A common example of this right in a construction context is the recovery of progress payments or instalments due under the contract. Upon becoming entitled to a progress payment or instalment, a contractor will, except in certain circumstances,[2] be able to recover the amount of the progress payment or instalment from an owner even if the contract is terminated for the contractor’s breach.

Clauses that set out what rights and obligations survive termination

Although certain rights and obligations are capable of surviving termination at common law, there are, at the same time, sound reasons why parties may choose to include a clause in the contract that expressly addresses this issue. The first is to achieve greater certainty and not rely on the common law which may, in some circumstances, produce an outcome that was not contemplated by the parties. The second is that the parties may wish to alter the common law position by stipulating that certain additional rights and obligations survive termination than would normally do so under the common law.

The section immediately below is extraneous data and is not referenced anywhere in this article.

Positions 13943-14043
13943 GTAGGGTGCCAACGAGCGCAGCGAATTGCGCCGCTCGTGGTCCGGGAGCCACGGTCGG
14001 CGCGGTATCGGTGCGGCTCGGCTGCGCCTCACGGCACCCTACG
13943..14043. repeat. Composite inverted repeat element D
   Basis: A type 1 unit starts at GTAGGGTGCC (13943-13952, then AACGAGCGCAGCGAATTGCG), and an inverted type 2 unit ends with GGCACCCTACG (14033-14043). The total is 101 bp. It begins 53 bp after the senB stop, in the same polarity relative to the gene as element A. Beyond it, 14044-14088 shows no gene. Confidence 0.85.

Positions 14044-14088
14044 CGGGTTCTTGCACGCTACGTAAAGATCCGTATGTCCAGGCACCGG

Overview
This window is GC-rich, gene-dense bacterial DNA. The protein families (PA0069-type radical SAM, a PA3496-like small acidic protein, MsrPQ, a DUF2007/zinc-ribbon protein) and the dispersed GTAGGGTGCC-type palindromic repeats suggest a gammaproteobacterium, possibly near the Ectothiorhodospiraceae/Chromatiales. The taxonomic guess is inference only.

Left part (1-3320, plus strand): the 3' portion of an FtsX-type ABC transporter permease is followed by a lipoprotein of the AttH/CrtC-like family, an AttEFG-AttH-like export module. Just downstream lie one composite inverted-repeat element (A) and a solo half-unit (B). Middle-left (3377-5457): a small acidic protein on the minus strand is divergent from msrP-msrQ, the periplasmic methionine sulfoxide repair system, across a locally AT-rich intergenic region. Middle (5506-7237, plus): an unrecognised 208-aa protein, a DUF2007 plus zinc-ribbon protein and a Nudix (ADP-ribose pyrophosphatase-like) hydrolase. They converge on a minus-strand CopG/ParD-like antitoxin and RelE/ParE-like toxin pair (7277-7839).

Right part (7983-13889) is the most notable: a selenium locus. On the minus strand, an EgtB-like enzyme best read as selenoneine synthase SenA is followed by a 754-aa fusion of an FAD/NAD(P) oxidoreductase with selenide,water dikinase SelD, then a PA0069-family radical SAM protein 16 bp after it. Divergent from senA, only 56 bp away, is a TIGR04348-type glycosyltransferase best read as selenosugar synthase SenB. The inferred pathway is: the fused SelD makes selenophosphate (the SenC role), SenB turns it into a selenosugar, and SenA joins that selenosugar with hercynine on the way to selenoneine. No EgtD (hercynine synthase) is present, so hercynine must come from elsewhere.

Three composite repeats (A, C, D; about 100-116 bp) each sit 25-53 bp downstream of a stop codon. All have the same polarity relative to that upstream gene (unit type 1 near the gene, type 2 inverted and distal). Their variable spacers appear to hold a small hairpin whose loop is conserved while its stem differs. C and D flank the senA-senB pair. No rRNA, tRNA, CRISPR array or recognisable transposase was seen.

In either case, parties should be aware that the inclusion of such a clause can potentially have some adverse consequences such as inadvertently altering the application of the common law in circumstances where the parties were only intending to restate the common law in the clause. Accordingly, the parties should ensure that the common law in this area is well understood and the clause is drawn correctly.

The parties should also consider whether the inclusion of such a clause may be interpreted as an exhaustive statement of the parties’ intention, particularly where the parties have included a list of rights and obligations that are intended to survive termination. To reduce the likelihood of this interpretation, the contract should provide that the rights and obligations that may survive termination are not limited to those set out in the clause. This should allow the parties to set out a list of rights and obligations that survive termination and, at the same time, not exclude the possibility of other rights and obligations surviving termination at common law.


[1] This secondary obligation to pay compensation also arises when there is a breach of contract that does not result in the contract being terminated.  If the contract is subsequently terminated for another breach or for some other reason, that obligation will, subject to any contrary intention expressed in the contract, survive termination.Back to article

[2]Those circumstances include where the contract is held to be an entire contract despite the fact it provides for progress payments.Back to article